But you may say “I’ve only got to eat all I want this season!” It might not be our everyday choice of food I agree, but you see, it was also established that every meal really counts. When the body is already at the peak of everything and can just handle a little bit more push before an attack happens, would you even know that the single meal you’re looking forward to would determine your fate? The truth is, we’ll never know.
After ingesting a highly processed, calorie-dense diet, a great spike in blood glucose and lipids happens which is also called post-prandial dysmetabolism. With the increase in oxidative stress brought about by that single meal, a direct proportional increase in glucose and triglycerides immediately follows. The resulting transient increase in free radicals acutely triggers dreadful atherogenic consequences with initial inflammation followed by endothelial dysfunction, hypercoagulability (thickening of blood) and sympathetic hyperactivity thus, the increase risk for heart attack and stroke. We have to take note that this sequence of events doesn’t only happens in patients with diabetes but even with nondiabetic individuals.
Our body has it’s own coping mechanism in neutralizing and adjusting imbalances caused by our practices, diet and lifestyle. It has an amazing capacity to preserve itself more than we ever know. But can’t we also do something to at least help our organs somehow? After ingesting every delicious sugar and cholesterol loaded food, is there anything we plan to take to help our body out so it won’t damage our blood vessels as much?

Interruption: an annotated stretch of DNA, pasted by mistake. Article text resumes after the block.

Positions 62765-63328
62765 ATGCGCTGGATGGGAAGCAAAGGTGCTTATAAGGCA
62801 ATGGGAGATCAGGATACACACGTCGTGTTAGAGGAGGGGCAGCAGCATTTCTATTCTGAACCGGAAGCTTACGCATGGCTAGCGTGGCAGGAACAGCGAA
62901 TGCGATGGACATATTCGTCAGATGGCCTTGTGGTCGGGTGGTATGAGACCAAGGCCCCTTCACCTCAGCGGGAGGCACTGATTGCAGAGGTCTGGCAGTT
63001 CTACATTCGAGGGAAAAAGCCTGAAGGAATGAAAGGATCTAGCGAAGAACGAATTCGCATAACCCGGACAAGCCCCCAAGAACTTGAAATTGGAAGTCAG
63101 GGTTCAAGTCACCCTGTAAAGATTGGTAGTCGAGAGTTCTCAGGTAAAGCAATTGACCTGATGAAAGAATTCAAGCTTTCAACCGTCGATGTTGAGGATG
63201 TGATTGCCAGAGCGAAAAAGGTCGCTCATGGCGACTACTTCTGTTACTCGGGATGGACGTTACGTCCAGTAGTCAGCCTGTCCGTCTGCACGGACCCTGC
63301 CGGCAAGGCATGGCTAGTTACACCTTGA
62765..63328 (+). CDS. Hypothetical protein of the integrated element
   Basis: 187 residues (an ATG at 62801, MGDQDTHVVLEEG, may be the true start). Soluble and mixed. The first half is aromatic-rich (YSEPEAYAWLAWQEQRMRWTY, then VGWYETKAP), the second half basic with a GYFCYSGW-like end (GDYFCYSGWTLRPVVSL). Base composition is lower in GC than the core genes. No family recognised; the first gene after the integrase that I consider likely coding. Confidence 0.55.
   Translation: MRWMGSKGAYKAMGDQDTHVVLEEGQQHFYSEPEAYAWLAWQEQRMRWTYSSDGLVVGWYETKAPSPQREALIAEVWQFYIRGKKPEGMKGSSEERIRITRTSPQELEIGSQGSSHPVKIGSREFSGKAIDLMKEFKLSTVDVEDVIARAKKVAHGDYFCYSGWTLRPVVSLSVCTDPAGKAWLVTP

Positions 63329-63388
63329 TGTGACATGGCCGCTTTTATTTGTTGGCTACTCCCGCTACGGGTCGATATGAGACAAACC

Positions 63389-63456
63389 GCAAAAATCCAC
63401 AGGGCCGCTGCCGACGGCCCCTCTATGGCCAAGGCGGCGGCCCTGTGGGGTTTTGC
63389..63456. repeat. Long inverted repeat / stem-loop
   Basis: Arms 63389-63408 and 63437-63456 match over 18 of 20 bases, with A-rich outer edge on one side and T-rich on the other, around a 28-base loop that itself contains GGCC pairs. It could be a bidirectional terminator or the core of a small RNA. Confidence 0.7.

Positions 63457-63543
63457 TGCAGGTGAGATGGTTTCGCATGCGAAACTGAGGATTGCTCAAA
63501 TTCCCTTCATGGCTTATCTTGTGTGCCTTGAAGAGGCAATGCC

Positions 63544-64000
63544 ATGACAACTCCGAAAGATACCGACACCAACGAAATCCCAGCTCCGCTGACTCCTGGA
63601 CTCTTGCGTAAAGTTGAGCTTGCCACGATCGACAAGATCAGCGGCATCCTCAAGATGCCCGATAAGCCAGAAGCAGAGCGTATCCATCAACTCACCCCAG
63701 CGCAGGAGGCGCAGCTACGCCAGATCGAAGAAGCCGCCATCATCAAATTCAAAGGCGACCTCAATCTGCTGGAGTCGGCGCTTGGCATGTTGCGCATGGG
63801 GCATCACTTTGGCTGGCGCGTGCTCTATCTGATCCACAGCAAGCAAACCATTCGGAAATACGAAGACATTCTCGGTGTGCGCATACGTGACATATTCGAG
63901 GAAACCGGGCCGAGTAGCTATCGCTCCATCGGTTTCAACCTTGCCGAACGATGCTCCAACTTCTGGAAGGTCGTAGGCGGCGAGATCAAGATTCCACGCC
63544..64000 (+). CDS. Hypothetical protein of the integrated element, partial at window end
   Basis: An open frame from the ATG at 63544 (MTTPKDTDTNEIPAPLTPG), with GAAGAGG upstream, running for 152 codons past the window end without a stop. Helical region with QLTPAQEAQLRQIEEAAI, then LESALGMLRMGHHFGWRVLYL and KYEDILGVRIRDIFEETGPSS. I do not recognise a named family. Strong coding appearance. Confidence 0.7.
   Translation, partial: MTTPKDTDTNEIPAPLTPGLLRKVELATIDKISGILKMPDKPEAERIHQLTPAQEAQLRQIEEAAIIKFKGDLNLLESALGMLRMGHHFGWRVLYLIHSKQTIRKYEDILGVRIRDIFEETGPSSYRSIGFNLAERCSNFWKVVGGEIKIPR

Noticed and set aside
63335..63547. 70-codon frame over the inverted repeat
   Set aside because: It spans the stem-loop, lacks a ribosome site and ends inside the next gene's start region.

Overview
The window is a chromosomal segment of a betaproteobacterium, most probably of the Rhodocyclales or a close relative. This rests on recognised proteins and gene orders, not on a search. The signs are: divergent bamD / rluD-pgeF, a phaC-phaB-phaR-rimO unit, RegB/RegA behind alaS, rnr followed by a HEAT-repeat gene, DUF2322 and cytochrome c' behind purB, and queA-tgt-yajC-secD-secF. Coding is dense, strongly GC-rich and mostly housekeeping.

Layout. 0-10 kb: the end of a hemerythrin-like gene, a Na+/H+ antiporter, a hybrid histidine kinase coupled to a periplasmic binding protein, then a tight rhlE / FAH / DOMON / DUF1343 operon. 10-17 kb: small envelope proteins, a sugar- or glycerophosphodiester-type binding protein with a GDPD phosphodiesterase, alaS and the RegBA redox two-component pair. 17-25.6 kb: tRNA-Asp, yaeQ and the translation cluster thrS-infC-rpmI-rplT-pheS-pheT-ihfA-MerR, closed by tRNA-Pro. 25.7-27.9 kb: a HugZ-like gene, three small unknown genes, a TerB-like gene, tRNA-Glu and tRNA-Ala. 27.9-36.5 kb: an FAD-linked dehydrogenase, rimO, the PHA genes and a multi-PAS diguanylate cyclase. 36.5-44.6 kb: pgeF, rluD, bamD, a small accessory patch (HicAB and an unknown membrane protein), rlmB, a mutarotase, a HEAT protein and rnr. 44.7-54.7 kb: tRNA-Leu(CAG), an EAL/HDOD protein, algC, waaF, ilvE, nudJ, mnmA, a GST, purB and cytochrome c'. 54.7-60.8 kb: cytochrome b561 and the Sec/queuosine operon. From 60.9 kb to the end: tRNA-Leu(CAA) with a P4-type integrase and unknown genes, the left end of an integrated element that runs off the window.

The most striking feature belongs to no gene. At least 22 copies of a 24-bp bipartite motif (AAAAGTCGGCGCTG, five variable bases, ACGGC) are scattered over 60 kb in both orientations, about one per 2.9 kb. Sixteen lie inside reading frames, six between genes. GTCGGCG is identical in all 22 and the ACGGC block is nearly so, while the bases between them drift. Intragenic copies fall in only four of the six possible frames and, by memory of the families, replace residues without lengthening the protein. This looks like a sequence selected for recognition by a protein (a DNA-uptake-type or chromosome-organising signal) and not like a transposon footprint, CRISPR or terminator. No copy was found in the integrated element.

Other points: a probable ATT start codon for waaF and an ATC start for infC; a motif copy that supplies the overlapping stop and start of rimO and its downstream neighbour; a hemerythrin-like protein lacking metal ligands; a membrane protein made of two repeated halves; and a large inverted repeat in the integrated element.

Since it was already known that a spike in blood sugar after meal causes arterial dysfunction and thus increasing mortality from heart attack and stroke, what can we do after the swallows? Here are some of the reliable studies we can refer to that suggest one best option to lower triglycerides and blood sugar after meal.
A study conducted in Kansas City, Missouri entitled Dietary Strategies for Improving Post-Prandial Glucose, Lipids, Inflammation and Cardiovascular Health showed that the consumption of vinegar with meals can decrease triglyceride level within an hour after meal, including decrease in blood sugar and the potential increase in insulin level offering best adjunct management to blunt high blood sugar complications. The use of vinegar as home remedy for diabetes was found very successful before the advent of antihyperglycemic drugs and was finally put to the test in 1988 by Dr. James H. O’Keefe and his group. The effect is mostly caused by the acetic acid that slows down gastric emptying which delays absorption of carbohydrates and prolongs satiety as 1-2 tablespoons of vinegar is incorporated with the meal.
Another study published in the Journal of the Academy of Nutrition and Dietetics showed that Vinegar ingestion significantly reduced 60 minute glucose response to high glucose meal by 54%. Isn’t it a huge help after all? This study showed that we only need 4 teaspoons of apple cider vinegar diluted in water taken with meal to experience the benefit.
So, the help is also right there at the kitchen. Pick that bottle of vinegar and place it on the table so you’ll not forget to take it after enjoying your favorite dessert this holiday season. But please keep in mind that whole plant based food including grains, legumes, fruits and vegetables are best option to alter effects of high calorie-dense food. Remember that every meal counts… Happy Holidays Everyone!